Blaising Email

I don’t know how many of you noticed, but Common Sense died in October.

That’s right. Its obituary was published as an article in Fast Company entitled, “4 Ways To Make Your Painfully Long Email Shorter“. The obituary alludes to the long life and proven demise of its subject by including four actionable tips for abbreviating emails.

I don’t have the stomach, the patience, or the sadistic inclination to recite them here. But since there’s clearly a need for sagacity (if not sanity) now that Common Sense has bitten the dust, I’ll offer four actionable tips of my own for keeping your emails from resembling a congressional filibuster:

  1. Write less. This might be the simplest way to write shorter emails because it requires no specific quantification.
  2. Use fewer words. This method for shortening your emails is a little more challenging, since it requires you to count your words, at least roughly.
  3. Don’t type as much. This may seem a tad imprecise at first. But there is a way to apply this method with absolute accuracy. Like #2, it requires a little math. First, count the number of words you don’t want to type in your email. Next, determine the number of words you can type per minute. Then stop typing before you reach the number of words you don’t want to type.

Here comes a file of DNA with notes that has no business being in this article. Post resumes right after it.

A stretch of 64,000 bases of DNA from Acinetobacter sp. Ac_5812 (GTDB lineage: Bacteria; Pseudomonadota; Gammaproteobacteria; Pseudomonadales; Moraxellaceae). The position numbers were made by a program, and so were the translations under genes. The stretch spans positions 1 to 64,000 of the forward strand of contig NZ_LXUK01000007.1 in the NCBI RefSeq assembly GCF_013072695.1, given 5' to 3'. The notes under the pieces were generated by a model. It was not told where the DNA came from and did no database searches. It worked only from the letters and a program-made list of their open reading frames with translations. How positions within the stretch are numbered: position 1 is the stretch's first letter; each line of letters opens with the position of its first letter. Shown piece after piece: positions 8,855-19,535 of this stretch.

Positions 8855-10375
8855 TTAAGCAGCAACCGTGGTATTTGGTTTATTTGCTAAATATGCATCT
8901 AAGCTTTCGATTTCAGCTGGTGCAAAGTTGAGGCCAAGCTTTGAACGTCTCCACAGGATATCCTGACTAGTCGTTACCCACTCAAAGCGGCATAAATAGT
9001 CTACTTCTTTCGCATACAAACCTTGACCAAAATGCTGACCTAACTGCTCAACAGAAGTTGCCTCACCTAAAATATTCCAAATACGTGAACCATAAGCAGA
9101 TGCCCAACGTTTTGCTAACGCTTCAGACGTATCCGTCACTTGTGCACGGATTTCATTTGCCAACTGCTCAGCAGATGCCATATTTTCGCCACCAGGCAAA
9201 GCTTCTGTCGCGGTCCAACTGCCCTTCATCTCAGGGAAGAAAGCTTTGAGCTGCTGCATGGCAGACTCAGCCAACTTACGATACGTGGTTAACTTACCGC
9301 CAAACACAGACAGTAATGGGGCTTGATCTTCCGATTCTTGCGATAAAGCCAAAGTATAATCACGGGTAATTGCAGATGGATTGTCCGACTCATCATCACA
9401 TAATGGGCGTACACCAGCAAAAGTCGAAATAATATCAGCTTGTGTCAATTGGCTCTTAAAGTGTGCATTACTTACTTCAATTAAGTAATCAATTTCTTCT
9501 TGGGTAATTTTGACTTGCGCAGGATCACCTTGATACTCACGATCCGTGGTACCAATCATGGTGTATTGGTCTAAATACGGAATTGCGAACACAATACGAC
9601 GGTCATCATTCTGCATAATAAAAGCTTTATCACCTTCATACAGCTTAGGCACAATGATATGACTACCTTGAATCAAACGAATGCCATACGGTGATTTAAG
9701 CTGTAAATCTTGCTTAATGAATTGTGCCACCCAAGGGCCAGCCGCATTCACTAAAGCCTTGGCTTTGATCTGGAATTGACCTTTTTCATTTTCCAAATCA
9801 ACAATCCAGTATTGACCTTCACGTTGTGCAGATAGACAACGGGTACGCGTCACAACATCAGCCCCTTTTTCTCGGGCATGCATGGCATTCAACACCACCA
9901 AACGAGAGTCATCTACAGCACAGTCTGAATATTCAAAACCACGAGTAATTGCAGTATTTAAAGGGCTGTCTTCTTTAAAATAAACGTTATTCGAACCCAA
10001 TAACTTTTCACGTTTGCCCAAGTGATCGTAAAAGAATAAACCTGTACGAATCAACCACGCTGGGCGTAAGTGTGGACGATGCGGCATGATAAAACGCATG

4. Avoid COTUS (Center of The Universe Syndrome). Ron Harvey, the President and CEO of Alcoa, is an ardent animal lover. But you’ll write Ron a shorter email if you stop short of imagining he gives a shit that Fifi, your french poodle, got her ass nicked during her grooming session last week. There are other people on the planet. Don’t assume they’re as interested in you as you are.

Another Idea

If you’re still having trouble keeping your emails shorter than the OED, remember this: At the end of a letter he wrote in 1657, Blaise Pascal, the French mathematician and philosopher, wrote:

Je n’ai fait celle-ci plus longue que parce que je n’ai pas eu le loisir de la faire plus courte. (I only made it longer because I did not have the leisure to make it shorter.)

All you need do is remember Pascal’s cautionary admonition, and the recipient of your next email won’t meet the same fate as Common Sense.

Painting of Blaise Pascal by François II Quesnel for Gérard Edelinck in 1691.